5 things you’ve not considered when starting up on your own

April 23, 2020

There are many issues that you need to consider when starting up on your own.

And you’re probably not going to cover every aspect or angle before you launch but here are five key factors that you may not have thought about.

Think about these points fully and carefully.

1. Are you mentally ready?

As mentioned in my post, 'Should you start your own business in 2020', there are many attributes you need to make a success of your new venture. I spoke about the need to have the drive, determination and belief in yourself.

But there’s something else.

Your mental toughness.

Are you mentally ready to take all this on?

Here are some stats (source).

UK:

  • About 673k new companies were incorporated in the UK in the tax year ending April 2019. This is an increase of 8.5% compared to the prior year.
  • However, there were also c.509k companies dissolved in 2018/19, which is the largest number of dissolutions since 2009/10.
  • The life of the average company is falling. The average age of a company on the Government’s register was 8.5 years, down from 10.7 years in 2000.
  • According to the ONS, 57.6% of companies that started in 2013, failed to survive 5 years (source).

  • In the US, of all the private sector businesses that started in March 2014, only 50.9% of them had survived 5 years later in March 2019. (Source)

 

Starting a business for most people is hard but maintaining your survival can be harder.

Having said that, it is not all doom and gloom.

Some more stats (2018 figs, same sources as above):

  • For UK and US companies 89% and 80% respectively survived their first year in business.
  • The chart below shows that from 1994 to 2007, the number of US private companies between 0-2 years old as a percentage of all private companies remained relatively steady, albeit declining slightly. Then, during and post the financial crisis, this understandably dropped dramatically. However, in the past 5 years, this has been rising again and notably at a faster rate more recently for companies that have managed to survive up to two years. This could imply that getting through the first two years in today’s market environment is the toughest part.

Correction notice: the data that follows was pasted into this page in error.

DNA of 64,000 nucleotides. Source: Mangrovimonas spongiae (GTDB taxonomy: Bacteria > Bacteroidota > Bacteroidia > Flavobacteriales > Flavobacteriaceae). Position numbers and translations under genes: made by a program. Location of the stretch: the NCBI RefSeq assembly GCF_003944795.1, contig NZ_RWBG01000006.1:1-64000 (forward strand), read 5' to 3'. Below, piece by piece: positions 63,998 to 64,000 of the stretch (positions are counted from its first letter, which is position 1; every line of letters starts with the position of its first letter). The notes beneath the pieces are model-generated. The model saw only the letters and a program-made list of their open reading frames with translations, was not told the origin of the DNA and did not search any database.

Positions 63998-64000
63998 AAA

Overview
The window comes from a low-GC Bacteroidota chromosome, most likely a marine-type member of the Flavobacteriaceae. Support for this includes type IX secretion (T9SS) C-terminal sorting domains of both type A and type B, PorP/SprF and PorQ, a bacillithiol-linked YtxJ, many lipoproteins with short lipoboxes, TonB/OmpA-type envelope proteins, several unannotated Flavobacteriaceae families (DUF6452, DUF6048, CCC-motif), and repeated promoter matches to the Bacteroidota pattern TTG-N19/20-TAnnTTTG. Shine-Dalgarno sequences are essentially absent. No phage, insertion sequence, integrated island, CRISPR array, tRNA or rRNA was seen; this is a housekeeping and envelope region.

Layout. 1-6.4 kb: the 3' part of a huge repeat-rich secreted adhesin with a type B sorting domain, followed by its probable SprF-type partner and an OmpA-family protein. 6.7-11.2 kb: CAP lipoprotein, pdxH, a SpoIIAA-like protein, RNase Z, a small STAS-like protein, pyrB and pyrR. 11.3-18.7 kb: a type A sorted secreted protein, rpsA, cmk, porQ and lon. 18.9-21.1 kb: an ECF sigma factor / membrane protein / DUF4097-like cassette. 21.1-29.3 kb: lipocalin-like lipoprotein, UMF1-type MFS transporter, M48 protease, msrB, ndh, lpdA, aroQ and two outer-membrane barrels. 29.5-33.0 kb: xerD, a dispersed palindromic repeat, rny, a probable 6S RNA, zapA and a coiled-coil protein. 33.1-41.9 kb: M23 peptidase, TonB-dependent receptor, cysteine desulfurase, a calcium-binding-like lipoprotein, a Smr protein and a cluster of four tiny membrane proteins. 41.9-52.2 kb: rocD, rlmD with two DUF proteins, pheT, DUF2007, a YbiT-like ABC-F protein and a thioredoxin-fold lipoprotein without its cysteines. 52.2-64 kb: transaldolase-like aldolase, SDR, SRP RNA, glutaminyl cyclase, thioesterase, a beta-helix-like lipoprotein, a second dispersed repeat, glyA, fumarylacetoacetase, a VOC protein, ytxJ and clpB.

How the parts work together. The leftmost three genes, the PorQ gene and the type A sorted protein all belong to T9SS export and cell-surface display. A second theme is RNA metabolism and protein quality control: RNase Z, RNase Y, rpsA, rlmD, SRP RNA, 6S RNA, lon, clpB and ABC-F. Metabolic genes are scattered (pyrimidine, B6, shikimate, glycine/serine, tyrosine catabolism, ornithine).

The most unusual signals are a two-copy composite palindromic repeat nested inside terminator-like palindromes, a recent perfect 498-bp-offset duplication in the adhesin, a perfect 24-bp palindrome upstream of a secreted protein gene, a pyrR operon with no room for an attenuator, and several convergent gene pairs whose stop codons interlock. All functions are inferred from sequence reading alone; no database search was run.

So, if you can survive your first two years of operation, then perhaps you have a greater chance of making a success of your business.

Once you have processed this, you need to get over the mental hurdle that prevents you from properly pursuing your startup business idea.

You need to consider Omission Bias.

Omission bias refers to a human’s tendency to react more strongly to harmful actions as worse than equally harmful inactions and as a result, judge them to be less moral.

So, with regard to our topic, it is easier to think about everything that may go wrong when starting a business and the knowledge that everyone will know that and therefore do nothing, than imagining the potential upside that may materialise.

The introduction of social media over the past 10 years has been a key factor in heightening omission bias and thus making people more cautious about starting a business. Is the public failure of a business worse than just failure of a business? Is this going to stop you pushing though with your promising business idea?

You need mental toughness.

You need to rewire your brain to accept that the downside of starting a business is worse in your brain than perhaps it would be in reality.

2. What would you do if you make no money?

What would you do if you didn’t make any money at all? Literally zero.

You’re probably thinking that this won’t happen. It’s impossible. Someone will buy my product or service, surely.

Well, maybe not.

And the probability that this could happen is higher than you may think.

Many entrepreneurs may believe in their idea or product so much, simply perhaps because they have spent so much time building it up, that they are blinded by the potential that it’s not needed or wanted by the target audience.

If you had no income for weeks or months after launch, how would you cope?

It is always a good idea to have a back-up ‘worst-case-scenario’ plan. Some questions that you may need to find answers to:

  • Have you prepared an exit strategy?
  • Could you go back to your old job or find a new one easily?
  • Have you built up financial reserves that you could fall back on or do you have other means of accessing funds to pay for bills, for instance?
  • How long would your savings last?
  • Are you prepared to live more fugally for the foreseeable future if you need to?
  • What would you do if the unexpected happened? For example, you may have an idea to start a revolutionary new driving school. What would happen if your car irreparably broke down?

3. Do you truly understand your customer?